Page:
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Books, poetry and music—this isn't your average café!

One Douglass K-8 teacher created "Williams Creative Café" to encourage higher student literacy rates.

MEMPHIS, Tenn. — The new café in town isn’t a regular coffee shop, it’s a creative learning space called the "Williams Creative Café." Teacher Phillip Williams is bringing the joy of learning to Douglass K-8 Optional School.

“My favorite thing about this class is the vibes,” student Laila Brown said. 

Kaylee Hernandez is another student who said that she felt "calm" in the space. 

“I feel like I’m in my comfort zone in my room—just writing, sitting down," she said.

As a first year creative writing teacher, in an area where students test scores are low across all subjects, Williams found a solution, releasing students of the confinements of a regular classroom through writing and music.

Credit: Meka Wilson
Beanbag chairs occupy space in the "Creative Café" at Douglas Optional School.

“The reason I chose to do the creative café is because from my experience," Williams said. "Even as a child, I never learned well in a classroom that felt like a classroom. The classroom can be so confining, and it can feel more like a cell than it does a creative space to learn.”

The creative café is giving students and outlet to be true to themselves and create future goals.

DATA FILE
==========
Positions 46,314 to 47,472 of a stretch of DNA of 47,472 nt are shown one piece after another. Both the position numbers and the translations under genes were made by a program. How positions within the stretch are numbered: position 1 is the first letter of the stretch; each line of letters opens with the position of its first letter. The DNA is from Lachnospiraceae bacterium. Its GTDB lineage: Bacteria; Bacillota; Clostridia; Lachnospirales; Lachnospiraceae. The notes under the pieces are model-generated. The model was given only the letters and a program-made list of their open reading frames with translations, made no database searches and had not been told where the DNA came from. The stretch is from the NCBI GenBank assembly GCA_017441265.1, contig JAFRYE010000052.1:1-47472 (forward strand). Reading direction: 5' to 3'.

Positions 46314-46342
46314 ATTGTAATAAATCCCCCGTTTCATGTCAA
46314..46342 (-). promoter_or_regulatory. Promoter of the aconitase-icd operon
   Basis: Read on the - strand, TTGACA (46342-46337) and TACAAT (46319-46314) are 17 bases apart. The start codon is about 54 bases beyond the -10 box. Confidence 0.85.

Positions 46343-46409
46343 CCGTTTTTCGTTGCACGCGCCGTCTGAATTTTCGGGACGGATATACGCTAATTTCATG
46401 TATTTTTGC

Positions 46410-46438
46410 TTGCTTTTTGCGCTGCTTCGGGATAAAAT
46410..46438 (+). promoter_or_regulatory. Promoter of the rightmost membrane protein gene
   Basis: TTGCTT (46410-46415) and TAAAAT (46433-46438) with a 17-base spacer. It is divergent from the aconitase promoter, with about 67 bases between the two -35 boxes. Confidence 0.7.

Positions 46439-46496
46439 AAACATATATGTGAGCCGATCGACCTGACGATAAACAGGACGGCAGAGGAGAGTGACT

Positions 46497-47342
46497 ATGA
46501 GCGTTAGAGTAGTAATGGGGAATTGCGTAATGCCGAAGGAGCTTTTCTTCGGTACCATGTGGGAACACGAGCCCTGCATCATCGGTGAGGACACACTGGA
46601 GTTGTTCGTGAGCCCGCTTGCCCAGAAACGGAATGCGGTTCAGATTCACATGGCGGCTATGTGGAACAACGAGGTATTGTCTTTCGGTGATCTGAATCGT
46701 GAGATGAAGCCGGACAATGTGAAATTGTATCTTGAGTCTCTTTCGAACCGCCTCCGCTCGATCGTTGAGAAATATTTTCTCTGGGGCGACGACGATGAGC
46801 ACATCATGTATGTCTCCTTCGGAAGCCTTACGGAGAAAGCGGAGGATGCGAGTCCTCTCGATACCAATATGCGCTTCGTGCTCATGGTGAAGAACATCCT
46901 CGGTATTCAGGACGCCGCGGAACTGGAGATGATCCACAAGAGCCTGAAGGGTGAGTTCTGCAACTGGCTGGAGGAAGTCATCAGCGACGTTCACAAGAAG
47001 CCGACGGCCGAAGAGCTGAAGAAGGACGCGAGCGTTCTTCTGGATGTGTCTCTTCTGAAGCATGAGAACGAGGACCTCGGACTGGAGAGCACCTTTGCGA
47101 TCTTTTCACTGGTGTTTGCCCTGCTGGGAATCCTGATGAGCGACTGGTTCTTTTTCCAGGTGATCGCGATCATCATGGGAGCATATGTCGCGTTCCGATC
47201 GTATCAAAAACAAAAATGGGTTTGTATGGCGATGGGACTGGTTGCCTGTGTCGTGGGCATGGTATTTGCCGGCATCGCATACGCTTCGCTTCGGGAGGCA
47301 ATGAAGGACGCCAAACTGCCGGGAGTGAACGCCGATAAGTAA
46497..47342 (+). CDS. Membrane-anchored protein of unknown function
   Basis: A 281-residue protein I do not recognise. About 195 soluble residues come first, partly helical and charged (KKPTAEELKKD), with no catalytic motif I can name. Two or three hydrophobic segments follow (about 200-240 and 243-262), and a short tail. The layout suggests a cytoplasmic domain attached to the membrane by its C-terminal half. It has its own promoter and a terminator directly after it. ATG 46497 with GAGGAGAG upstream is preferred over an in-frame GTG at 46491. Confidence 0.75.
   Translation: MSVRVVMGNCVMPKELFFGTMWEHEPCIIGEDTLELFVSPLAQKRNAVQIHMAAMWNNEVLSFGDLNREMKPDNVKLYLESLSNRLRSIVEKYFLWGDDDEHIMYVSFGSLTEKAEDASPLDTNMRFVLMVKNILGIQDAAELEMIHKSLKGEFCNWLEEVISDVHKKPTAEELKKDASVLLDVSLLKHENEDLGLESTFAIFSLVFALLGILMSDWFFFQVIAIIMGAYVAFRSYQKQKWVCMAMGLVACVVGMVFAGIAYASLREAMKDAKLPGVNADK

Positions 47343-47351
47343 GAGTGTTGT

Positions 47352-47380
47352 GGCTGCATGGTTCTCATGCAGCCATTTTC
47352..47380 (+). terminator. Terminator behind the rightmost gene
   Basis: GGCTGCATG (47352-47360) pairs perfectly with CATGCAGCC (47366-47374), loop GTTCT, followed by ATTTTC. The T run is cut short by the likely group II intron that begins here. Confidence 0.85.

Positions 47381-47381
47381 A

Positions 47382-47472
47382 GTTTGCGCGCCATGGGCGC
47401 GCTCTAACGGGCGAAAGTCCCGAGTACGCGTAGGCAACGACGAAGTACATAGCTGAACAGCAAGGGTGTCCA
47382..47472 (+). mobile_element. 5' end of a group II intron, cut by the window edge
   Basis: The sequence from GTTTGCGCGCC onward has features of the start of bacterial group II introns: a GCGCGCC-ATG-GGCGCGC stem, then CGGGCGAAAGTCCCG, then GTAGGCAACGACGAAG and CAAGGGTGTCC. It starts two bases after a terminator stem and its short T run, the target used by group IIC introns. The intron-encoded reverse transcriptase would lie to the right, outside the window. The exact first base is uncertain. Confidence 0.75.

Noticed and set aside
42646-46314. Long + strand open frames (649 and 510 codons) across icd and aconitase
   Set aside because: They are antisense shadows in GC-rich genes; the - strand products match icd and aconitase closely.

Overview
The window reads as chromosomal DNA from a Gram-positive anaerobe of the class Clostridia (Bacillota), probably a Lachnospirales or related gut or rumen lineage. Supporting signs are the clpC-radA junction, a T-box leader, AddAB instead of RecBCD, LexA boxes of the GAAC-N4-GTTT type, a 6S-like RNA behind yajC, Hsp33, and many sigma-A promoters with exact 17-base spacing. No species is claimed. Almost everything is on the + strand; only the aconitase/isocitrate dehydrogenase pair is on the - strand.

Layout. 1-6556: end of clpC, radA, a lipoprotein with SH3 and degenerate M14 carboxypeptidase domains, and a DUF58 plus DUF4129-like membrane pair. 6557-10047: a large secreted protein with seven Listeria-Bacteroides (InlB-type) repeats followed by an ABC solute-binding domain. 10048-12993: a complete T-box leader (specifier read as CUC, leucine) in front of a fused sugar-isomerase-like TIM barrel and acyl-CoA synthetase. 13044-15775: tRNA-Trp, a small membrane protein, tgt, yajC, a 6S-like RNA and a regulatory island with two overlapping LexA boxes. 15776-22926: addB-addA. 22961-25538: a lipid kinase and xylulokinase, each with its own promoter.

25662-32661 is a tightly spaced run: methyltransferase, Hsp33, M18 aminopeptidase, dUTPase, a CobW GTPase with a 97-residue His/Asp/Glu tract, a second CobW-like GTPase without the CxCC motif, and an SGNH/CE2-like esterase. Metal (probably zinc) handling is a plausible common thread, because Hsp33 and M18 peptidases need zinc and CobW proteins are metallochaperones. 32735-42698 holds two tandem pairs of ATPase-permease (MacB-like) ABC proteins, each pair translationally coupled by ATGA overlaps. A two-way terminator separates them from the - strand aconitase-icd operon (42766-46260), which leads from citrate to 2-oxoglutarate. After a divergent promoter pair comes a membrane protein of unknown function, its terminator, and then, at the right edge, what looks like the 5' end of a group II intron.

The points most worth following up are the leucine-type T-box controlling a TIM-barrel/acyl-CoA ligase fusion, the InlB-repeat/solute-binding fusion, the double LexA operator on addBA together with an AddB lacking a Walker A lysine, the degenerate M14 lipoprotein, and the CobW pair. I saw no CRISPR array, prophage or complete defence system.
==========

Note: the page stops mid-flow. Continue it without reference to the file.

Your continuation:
“My biggest goal for this year is to be myself because it’s hard for me to be myself,” Brown said. “I feel like this class will help me by writing. I love poetry, so poetry helps me get out my emotions.”

The class also intends on helping the students understand the real world.

“I want the students to be able to understand what’s going on in their local world and in the national world so that they can express it and actually be heard,” Williams said.”

Student Ricc’ey Chism said his slogan for the class is “come in, be you and be true.” 

“When I grow up, I want to be a CEO,” Chism said.

Credit: Meka Wilson
Classrooms can feel "confining" and "more like a cell than a creative space to learn" according to one Douglas Optional teacher Phillip Williams. His solution is a more relaxed creative space.

Williams Creative Café doesn’t stop at writing, poetry and music. The classroom's next steps will feature giving back to the community.

“We’ll definitely be doing some community service,” Williams said. “During the holidays we’ll take a day and go and give to the homeless, and we’ll make sure they see what it means to give back.”

Students of all grades at Douglass K-8 can go to the Williams Creative Café to express themselves and read fun books outside of the regular curriculum.

Credit: Meka Wilson

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